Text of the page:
We have talked before about potty training and have provided some tips to help your child get ready for the change. Are you ready to start? Read along for tips that will help you along the way! (If you haven't already, first read our previous blog post titled "Potty Training: 4 Ways To Prepare Before You Start").
We have talked before about potty training and have provided some tips to help your child get ready for the change (check out the first post in our Potty Training Series here).
If you have already prepared by implementing our suggestions and are ready to start more intensive potty training with your child, please read on for tips and tricks that will support you in making this a successful experience for your child!
1. Put your child in underwear – immediately
· When you are ready to start potty training, stop using diapers as soon as possible.
· The use of underwear while potty training is one of the most important steps. When your child goes in their diaper, they don’t have the opportunity to feel wet.The discomfort of feeling wet when going in underwear encourages your child to not want to have accidents while wearing underwear.
2. Develop a visual guide for potty training
· For some children with autism, the use of a visual step-by-step guide can be beneficial in helping them complete tasks.
· Keep this visual guide in the designated bathroom and review it with your child before each bathroom visit.
3. Carve out a few days to dedicate to intensive potty training
· To start out, potty training should be as intensive as possible. It will require a lot of work on your end, so make sure you are scheduling it during a time that you will be available to run into the bathroom with your child at a moment’s notice. The first 2-3 days will be spent following the toileting schedule the entire day.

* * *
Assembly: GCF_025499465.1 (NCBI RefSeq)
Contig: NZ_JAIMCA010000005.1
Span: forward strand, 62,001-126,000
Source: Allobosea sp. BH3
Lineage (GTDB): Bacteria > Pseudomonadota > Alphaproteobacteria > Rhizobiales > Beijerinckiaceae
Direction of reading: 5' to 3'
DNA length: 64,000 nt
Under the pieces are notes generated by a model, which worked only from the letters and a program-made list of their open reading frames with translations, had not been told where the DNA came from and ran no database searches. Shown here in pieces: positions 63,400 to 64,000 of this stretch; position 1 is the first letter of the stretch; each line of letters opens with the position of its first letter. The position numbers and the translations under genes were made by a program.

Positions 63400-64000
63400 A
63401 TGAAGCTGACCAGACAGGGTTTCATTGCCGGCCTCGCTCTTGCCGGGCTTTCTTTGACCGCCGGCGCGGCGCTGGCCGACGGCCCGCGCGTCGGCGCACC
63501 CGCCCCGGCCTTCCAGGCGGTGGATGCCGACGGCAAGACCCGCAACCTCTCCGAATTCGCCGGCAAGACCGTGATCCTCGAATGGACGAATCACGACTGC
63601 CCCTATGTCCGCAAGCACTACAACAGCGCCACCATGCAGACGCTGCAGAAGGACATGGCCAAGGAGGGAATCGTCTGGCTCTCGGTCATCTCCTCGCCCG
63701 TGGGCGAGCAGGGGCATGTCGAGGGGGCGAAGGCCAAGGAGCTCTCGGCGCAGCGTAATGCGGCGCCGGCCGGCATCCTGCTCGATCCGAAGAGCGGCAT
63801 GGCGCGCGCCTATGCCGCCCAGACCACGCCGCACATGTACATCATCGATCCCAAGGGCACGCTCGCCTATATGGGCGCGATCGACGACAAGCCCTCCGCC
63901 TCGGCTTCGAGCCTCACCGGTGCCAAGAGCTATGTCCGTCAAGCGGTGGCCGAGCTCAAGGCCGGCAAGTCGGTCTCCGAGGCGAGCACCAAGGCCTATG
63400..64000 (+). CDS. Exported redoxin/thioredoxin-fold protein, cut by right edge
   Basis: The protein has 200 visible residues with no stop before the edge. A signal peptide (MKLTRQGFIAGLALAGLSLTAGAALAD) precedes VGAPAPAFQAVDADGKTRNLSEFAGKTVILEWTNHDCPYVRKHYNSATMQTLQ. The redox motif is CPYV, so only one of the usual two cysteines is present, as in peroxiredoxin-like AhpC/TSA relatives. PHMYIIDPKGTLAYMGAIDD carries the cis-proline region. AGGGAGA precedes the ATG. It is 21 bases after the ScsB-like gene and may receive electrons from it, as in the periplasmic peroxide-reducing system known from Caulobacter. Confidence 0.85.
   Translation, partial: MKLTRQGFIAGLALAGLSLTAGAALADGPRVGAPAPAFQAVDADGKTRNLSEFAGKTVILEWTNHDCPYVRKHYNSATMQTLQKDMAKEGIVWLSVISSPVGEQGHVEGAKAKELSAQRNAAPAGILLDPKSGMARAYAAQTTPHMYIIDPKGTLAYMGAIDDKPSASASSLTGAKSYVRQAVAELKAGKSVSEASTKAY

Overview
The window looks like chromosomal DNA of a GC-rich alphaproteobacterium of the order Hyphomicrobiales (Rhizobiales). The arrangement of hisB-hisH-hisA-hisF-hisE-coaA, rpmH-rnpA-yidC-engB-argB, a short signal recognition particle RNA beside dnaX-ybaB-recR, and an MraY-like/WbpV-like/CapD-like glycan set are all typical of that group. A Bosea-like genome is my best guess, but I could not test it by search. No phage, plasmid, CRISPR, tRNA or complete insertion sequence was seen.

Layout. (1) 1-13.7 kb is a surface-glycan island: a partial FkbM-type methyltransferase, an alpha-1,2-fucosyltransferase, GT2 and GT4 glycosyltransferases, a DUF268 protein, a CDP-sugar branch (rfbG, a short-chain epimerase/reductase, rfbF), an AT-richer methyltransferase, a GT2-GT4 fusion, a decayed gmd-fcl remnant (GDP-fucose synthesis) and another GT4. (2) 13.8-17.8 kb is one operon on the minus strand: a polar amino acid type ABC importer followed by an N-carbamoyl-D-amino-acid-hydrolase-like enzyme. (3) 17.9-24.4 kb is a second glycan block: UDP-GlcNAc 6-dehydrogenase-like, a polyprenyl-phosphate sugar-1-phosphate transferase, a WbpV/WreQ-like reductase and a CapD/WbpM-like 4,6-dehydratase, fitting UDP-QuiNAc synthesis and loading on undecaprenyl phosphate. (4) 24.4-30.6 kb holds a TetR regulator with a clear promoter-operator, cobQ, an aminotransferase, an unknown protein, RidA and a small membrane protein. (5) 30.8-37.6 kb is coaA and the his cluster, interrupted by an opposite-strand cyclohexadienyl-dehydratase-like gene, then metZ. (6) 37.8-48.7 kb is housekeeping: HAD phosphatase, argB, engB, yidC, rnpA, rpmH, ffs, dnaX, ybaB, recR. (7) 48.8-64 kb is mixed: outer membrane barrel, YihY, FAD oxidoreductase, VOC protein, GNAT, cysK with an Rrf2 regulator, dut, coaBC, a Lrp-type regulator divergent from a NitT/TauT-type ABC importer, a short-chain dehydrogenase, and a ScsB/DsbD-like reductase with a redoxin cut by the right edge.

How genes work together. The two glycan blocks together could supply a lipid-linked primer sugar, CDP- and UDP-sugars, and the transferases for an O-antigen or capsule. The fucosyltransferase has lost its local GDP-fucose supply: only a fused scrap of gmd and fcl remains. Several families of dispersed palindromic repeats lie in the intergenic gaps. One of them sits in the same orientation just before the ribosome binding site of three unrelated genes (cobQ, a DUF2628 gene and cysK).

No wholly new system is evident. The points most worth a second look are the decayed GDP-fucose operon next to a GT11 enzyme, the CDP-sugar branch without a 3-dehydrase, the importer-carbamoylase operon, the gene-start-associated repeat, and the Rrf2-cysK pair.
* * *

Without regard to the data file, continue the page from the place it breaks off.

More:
4. Follow a timed schedule for sits on the potty
· To start, have your child sit on the potty every 5 minutes. This gives them plenty of opportunities for success and can minimize accidents. Have your child sit for a total of 1-3 minutes or until they go in the toilet.
· For every success in the potty, increase 10-15 minutes between sits.
· For every accident, decrease 10-15 minutes between sits until you are back down to 5 minutes.
5. Provide access to preferred drinks
· By drinking plenty of liquids throughout the day, your child will have more opportunities to go to the bathroom.
6. Ensure your child has a way to request to use the bathroom
· If your child talks, have them say the word “potty” before taking them to the bathroom each time.
· If your child uses an alternative communication system (PECS, AAC device, etc.), ensure that you have an image of the potty and have them select this image each time you take them to the bathroom.
7. Be consistent
· Once you start potty training, stick to the schedule.
· Do not re-introduce diapers once you have started having them in underwear.
· Continue to give rewards for each instance of successful bathroom trips until you feel your child is able to continue going on the toilet without receiving a reward.
8. Seek professional help if needed
· Potty training a child with and without disabilities can be difficult! If you feel you need support to potty train your child, reach out to an ABA provider for an individualized support plan.
At GBC aba, we are here to help!we are eager to make potty training a successful journey for your family! Please call or email us today at 312-882-1024 or firstname.lastname@example.org for more information!